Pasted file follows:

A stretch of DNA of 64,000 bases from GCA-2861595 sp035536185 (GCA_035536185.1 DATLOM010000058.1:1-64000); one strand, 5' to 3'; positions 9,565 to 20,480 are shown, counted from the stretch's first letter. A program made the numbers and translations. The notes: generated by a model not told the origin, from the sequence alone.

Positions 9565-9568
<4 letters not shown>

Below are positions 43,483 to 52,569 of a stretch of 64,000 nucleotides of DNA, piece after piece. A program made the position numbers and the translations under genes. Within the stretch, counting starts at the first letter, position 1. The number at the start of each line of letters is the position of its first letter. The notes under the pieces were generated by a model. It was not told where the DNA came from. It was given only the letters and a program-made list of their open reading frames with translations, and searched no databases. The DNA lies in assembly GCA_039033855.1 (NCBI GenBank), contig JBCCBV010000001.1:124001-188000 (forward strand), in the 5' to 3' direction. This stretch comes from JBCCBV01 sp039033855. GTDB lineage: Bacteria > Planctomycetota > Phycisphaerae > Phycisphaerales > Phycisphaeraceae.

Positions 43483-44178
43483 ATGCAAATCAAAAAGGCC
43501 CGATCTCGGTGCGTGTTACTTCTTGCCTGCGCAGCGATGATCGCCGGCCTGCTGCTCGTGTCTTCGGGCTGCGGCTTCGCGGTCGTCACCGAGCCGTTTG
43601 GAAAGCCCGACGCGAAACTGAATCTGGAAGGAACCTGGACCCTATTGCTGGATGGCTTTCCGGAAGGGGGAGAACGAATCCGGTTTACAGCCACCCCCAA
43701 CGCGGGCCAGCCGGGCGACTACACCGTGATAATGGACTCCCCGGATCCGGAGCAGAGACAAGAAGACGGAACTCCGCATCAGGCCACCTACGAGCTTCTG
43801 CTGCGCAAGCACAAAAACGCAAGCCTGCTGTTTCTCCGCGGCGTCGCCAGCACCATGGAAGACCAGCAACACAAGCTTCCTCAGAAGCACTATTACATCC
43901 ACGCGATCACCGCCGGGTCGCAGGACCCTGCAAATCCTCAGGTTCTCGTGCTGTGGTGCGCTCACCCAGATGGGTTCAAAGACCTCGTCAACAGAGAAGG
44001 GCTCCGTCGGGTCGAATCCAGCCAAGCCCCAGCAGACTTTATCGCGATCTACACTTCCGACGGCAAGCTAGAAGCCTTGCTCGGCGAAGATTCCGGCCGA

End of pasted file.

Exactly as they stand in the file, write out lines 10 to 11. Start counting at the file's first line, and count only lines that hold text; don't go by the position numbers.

43801 CTGCGCAAGCACAAAAACGCAAGCCTGCTGTTTCTCCGCGGCGTCGCCAGCACCATGGAAGACCAGCAACACAAGCTTCCTCAGAAGCACTATTACATCC
43901 ACGCGATCACCGCCGGGTCGCAGGACCCTGCAAATCCTCAGGTTCTCGTGCTGTGGTGCGCTCACCCAGATGGGTTCAAAGACCTCGTCAACAGAGAAGG